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March 2021

Pastor and author Gavin Ortlund wrote this about C.S. Lewis’s poems: “I love his poems. They demonstrate the same spiritual insight and facility with words that characterize his prose and make him my favorite writer.”1 Two short poems by Lewis are set forth below, the first of which is among Ortlund’s favorites. (If you don’t regularly read poetry, you might find it helpful to consider the advice of Leland Ryken, Professor of English Emeritus at Wheaton College: “The most important rule for reading poetry is simple: poetry requires us to read slowly and meditatively.”2)

The Apologist’s Evening Prayer
From all my lame defeats and oh! much more
From all the victories that I seemed to score;
From cleverness shot forth on Thy behalf
At which, while angels weep, the audience laugh;
From all my proofs of Thy divinity,
Thou, who wouldst give no sign, deliver me.

Thoughts are but coins. Let me not trust, instead
Of Thee, their thin-worn image of Thy head.
From all my thoughts, even from my thoughts of Thee,
O thou fair Silence, fall, and set me free.
Lord of the narrow gate and the needle’s eye,
Take from me all my trumpery lest I die.3


Pilgrim’s Problem
By now I should be entering on the supreme stage
Of the whole walk, reserved for the late afternoon.
The heat was to be over now; the anxious mountains,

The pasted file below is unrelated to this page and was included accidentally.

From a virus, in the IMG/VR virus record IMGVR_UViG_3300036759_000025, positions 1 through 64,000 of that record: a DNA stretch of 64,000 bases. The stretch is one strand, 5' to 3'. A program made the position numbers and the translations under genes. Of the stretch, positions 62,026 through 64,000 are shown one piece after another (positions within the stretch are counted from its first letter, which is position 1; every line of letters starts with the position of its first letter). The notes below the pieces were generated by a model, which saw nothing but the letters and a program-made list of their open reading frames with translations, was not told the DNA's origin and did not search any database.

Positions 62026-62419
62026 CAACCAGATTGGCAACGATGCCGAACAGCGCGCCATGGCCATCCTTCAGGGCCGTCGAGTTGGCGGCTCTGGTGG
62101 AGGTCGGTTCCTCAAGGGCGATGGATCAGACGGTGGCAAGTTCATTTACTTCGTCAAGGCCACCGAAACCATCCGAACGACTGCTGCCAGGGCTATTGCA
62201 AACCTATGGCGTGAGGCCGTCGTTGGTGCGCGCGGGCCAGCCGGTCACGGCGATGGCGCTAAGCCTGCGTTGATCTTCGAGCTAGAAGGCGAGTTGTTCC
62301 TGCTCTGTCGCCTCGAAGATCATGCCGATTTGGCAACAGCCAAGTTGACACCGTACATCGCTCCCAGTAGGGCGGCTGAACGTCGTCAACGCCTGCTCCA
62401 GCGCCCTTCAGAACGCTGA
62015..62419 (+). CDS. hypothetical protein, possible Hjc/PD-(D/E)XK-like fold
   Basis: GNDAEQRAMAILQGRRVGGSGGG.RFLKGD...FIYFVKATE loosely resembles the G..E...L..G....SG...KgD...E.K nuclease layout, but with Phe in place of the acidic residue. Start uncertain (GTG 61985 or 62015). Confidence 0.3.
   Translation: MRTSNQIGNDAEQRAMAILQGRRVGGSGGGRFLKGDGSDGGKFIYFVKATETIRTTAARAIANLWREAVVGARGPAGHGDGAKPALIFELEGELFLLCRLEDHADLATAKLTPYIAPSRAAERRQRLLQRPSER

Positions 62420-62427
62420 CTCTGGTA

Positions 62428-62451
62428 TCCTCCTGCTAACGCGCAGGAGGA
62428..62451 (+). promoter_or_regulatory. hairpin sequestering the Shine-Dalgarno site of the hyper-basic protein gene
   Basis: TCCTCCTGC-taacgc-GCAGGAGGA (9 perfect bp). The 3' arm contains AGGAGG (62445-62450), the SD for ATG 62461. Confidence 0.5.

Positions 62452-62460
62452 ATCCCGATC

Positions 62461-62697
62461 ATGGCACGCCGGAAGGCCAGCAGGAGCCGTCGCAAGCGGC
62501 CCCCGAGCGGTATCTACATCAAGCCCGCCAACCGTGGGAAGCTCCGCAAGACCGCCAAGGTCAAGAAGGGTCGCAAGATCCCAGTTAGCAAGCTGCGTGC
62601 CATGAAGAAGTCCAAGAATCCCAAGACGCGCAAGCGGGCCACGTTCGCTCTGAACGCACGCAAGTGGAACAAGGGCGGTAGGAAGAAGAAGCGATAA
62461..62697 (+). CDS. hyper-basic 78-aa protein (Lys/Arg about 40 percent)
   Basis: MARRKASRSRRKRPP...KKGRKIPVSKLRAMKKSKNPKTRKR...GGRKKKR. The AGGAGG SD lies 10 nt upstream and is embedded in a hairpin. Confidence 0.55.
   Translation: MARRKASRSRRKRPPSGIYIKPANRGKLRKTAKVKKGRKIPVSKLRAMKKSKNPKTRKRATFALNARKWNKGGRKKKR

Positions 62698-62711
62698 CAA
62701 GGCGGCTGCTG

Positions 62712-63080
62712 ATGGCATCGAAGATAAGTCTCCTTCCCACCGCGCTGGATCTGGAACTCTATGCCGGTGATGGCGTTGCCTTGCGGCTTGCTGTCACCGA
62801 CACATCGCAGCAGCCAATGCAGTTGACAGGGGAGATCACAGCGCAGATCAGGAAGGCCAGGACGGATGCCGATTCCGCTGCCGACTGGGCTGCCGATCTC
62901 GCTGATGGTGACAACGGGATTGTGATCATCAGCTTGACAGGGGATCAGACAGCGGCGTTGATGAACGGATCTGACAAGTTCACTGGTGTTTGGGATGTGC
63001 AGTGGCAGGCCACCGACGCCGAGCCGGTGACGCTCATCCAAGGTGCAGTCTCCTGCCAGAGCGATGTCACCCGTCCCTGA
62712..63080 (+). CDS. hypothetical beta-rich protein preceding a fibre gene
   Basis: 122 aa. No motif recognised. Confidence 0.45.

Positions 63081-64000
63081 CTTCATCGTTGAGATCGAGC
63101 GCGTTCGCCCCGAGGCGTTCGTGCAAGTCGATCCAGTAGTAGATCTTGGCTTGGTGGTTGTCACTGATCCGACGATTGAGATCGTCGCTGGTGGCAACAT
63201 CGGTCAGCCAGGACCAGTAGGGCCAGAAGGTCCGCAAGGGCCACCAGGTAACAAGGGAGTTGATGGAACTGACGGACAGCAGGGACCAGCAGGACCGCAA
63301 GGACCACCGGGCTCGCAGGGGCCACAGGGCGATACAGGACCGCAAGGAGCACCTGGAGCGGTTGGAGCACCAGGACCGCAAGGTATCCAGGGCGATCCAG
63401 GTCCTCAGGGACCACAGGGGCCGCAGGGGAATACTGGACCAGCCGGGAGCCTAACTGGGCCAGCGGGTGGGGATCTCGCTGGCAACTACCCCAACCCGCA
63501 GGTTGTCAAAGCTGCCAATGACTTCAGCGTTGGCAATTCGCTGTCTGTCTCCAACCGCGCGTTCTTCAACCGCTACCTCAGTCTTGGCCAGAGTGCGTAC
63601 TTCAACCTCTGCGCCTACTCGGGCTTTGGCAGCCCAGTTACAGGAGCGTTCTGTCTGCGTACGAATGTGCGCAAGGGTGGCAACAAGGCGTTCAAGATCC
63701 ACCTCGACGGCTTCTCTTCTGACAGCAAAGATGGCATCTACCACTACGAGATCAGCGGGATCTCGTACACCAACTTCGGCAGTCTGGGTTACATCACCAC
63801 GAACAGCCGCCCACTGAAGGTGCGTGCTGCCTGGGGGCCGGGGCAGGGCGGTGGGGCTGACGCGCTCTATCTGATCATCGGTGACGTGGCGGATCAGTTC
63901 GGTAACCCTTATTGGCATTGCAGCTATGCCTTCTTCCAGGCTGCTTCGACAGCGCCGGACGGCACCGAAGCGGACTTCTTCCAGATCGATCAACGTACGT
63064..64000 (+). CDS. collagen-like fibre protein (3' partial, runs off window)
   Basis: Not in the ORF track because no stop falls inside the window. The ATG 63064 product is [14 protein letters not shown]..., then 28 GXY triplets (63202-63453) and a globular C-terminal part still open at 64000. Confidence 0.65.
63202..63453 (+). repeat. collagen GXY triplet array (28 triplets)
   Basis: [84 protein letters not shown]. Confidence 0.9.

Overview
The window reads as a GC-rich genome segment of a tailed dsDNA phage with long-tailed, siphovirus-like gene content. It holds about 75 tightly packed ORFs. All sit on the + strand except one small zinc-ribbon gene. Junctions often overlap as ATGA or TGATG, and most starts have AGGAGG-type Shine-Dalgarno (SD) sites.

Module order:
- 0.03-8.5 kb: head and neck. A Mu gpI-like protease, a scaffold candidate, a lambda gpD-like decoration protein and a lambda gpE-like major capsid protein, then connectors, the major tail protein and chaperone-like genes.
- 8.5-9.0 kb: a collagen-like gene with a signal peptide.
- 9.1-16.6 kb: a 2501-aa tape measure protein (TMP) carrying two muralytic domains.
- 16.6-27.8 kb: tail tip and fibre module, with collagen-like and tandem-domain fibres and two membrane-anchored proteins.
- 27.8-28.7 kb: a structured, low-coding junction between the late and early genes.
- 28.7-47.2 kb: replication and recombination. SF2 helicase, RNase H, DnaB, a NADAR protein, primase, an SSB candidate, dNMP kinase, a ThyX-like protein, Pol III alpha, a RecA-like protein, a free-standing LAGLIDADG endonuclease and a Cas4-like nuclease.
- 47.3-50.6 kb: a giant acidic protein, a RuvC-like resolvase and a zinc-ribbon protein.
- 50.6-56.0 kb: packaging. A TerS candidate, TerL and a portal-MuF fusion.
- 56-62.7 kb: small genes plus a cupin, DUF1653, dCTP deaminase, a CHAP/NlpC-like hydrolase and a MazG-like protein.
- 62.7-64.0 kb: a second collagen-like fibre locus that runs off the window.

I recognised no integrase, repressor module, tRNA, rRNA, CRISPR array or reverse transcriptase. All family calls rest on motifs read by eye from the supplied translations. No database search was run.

The airless valleys and the sun-baked rocks, behind me.

Now, or soon now, if all is well, come the majestic
Rivers of foamless charity that glide beneath
Forests of contemplation. In the grassy clearings
Humility with liquid eyes and damp, cool nose
Should come, half-tame, to eat bread from my hermit hand.
If storms arose, then in my tower of fortitude —
It ought to have been in sight by this — I would take refuge;
But I expected rather a pale mackerel sky,
Feather-like, perhaps shaking from a lower cloud
Light drops of silver temperance, and clovery earth
Sending up mists of chastity, a country smell,
Till earnest stars blaze out in the established sky
Rigid with justice; the streams audible; my rest secure.

I can see nothing like all this. Was the map wrong?
Maps can be wrong. But the experienced walker knows
That the other explanation is more often true.4

As you meditate on these poems and consider them in light of your own walk with the Lord, are there ways in which they resonate with you?

“Let me hear in the morning of your steadfast love, for in you I trust.
Make me know the way I should go, for to you I lift up my soul.”

PSALM 143:8 (ESV)


2 Leland Ryken, “10 Things You Should Know About Poetry”,
3 C.S. Lewis, Poems, edited by Walter Hooper (New York: HarperOne, 2017), p. 198.
4 Ibid, p. 182.

COPYRIGHT: This publication is published by C.S. Lewis Institute; 8001 Braddock Road, Suite 301; Springfield, VA 22151. Portions of the publication may be reproduced for noncommercial, local church or ministry use without prior permission. Electronic copies of the PDF files may be duplicated and transmitted via e-mail for personal and church use. Articles may not be modified without prior written permission of the Institute. For questions, contact the Institute: 703.914.5602 or email us.

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